July 24 2014 Latest news:
Monday, July 22, 2013
Hospital bosses have admitted problems with recruiting accident and emergency staff, but insist there is no risk to patients.
Details of the situation at Ipswich Hospital were revealed after it emerged that the hospital’s A&E department is one of 14 in the country the General Medical Council (GMC) has highlighted concerns over.
The GMC says nationally emergency departments suffer particularly high workloads and inconsistent supervision, which it says are putting off doctors from training in emergency medicine.
GMC officials say Ipswich Hospital is on their list of hospitals being monitored long-term via the action plans for training put together by post graduate deans.
The council has carried out spotchecks at seven A&E departments at hospitals where there are greater worries but it is understood there are currently no plans for such an inspection at Ipswich.
Ipswich Hospital spokeswoman Jan Ingle said “We make sure at all times when we run our emergency department that staffing levels are safe.
“We are currently doing very well in terms of our personnel and can assure everyone that, while nationwide there is a shortage of consultants and senior doctors middle grade, we would not run a shift without making sure adequate cover was in place.
“We acknowledge that we do have issues but they are really not that different to many other hospitals.
“We are currently recruiting four consultants and we are looking at how we can staff the department with suitably qualified doctors with experience in emergency care.”
At a hearing this month into the conduct of a doctor working in the hospital’s A&E department, the Medical Practitioners’ Tribunal Service was told it was a “lesser risk” having the doctor at work in the unit than leaving the A&E department short-staffed.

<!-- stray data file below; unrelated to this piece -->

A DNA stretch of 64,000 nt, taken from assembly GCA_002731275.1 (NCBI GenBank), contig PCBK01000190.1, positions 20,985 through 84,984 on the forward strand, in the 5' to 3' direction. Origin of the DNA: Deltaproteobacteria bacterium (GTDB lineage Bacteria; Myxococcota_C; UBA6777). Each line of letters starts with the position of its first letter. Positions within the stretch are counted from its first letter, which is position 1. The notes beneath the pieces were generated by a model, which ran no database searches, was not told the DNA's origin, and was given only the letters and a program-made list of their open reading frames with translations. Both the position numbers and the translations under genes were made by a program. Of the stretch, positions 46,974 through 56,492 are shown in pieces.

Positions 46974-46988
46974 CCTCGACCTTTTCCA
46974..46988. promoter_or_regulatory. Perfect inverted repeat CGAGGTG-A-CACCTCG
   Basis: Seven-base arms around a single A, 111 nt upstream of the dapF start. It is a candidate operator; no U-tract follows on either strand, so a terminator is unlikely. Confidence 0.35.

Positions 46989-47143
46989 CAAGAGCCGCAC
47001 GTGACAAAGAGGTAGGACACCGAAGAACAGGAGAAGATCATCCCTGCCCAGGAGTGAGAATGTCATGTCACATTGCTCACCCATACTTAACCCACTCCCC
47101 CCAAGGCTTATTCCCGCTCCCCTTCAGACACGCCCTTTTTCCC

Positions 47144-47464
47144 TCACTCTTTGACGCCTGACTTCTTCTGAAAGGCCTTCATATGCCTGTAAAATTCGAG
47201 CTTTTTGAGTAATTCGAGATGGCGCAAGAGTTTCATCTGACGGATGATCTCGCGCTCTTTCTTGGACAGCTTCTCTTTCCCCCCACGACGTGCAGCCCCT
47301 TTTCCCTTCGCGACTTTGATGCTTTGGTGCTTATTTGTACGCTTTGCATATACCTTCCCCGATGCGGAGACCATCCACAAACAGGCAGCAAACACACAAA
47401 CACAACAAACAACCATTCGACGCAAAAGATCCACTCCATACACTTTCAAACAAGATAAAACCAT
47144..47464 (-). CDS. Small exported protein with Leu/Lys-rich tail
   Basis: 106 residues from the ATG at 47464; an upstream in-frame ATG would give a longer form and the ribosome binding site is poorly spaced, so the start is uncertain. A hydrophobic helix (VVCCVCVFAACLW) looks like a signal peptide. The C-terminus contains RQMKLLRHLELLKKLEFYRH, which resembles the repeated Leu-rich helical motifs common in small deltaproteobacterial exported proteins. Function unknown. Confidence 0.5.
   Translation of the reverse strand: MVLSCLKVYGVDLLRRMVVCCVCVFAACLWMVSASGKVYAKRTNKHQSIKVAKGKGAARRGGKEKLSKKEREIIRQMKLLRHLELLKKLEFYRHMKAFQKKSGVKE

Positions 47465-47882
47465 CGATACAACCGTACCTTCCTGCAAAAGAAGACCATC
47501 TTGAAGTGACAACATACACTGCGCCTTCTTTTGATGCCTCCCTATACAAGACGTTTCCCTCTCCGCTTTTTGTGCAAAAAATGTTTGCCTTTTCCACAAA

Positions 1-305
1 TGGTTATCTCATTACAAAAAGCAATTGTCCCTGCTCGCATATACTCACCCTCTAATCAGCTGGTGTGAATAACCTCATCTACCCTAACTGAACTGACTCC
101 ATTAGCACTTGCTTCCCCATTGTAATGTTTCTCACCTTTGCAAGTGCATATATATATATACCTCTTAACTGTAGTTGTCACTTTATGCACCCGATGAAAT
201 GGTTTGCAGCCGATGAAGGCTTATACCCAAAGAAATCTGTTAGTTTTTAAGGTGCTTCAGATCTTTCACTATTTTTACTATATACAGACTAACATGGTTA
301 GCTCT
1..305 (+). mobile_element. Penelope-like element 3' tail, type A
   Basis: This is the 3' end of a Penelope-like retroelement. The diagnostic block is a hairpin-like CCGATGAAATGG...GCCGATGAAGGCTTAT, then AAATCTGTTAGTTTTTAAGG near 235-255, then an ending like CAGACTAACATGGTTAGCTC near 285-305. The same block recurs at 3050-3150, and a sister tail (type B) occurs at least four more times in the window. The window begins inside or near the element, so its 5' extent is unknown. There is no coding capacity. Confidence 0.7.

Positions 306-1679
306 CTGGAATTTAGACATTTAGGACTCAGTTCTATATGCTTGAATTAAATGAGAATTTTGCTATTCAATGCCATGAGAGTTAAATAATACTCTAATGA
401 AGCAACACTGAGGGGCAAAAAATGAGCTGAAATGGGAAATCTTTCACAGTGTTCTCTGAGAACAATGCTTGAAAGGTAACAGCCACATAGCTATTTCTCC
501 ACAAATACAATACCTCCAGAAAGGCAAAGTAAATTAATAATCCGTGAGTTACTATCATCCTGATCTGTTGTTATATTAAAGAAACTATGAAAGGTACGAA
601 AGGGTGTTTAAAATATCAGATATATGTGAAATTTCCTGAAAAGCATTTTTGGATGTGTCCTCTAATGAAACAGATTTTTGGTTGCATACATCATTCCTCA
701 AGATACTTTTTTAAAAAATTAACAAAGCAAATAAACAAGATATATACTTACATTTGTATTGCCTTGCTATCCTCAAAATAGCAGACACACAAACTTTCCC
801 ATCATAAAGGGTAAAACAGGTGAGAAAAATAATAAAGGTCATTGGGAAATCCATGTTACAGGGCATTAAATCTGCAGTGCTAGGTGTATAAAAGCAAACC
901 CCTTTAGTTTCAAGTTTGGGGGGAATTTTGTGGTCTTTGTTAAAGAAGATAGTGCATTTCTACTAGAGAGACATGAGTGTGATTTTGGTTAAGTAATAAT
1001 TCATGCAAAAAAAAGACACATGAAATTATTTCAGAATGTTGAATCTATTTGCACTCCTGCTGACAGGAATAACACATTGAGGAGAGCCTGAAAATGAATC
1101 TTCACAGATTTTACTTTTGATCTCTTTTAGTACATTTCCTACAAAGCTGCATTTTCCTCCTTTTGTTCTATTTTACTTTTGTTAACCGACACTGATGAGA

The GMC says health trusts can improve A&E by making the recruitment of doctors a priority and reducing the burdens and pressures to make it a more attractive career choice.
Last year there were 177 doctors in training in England and Wales who applied to train in emergency medicine. Of those 115 were offered a place but only 61 accepted.
Health minister Dan Poulter, who is also Central Suffolk and North Ipswich MP, said work was taking place to provide incentives to encourage junior doctors to specialise in A&E, and also with a number of hospitals facing long-standing problems in recruiting emergency staff.
He said: “Ipswich is one of these hospitals but they have recognised the problem and are facing up to the challenge and addessing it. I have confidence in the quality of care provided and the way the hospital manages its staffing.”
Dr Alan Murray, county council cabinet member for health and adult care, said the shortage of A&E doctors and consultants was no surprise because not enough were being trained. It was a long-standing problem and ways needed to be found to make it as attractive to work in emergency as other specialties.
GMC chief executive Niall Dickson said: “Emergency departments are under very significant pressure – with limited resources, they are coping with huge demand, staff shortages and heavy workload.
“Training the next generation of senior doctors in this area of medicine is absolutely vital and we need to make sure they are given the supervision and support they need to develop.
‘It is crucial that they are valued and continue to pursue a career in this specialty. If we do not get this right we will not attract the doctors we need to work in emergency medicine.”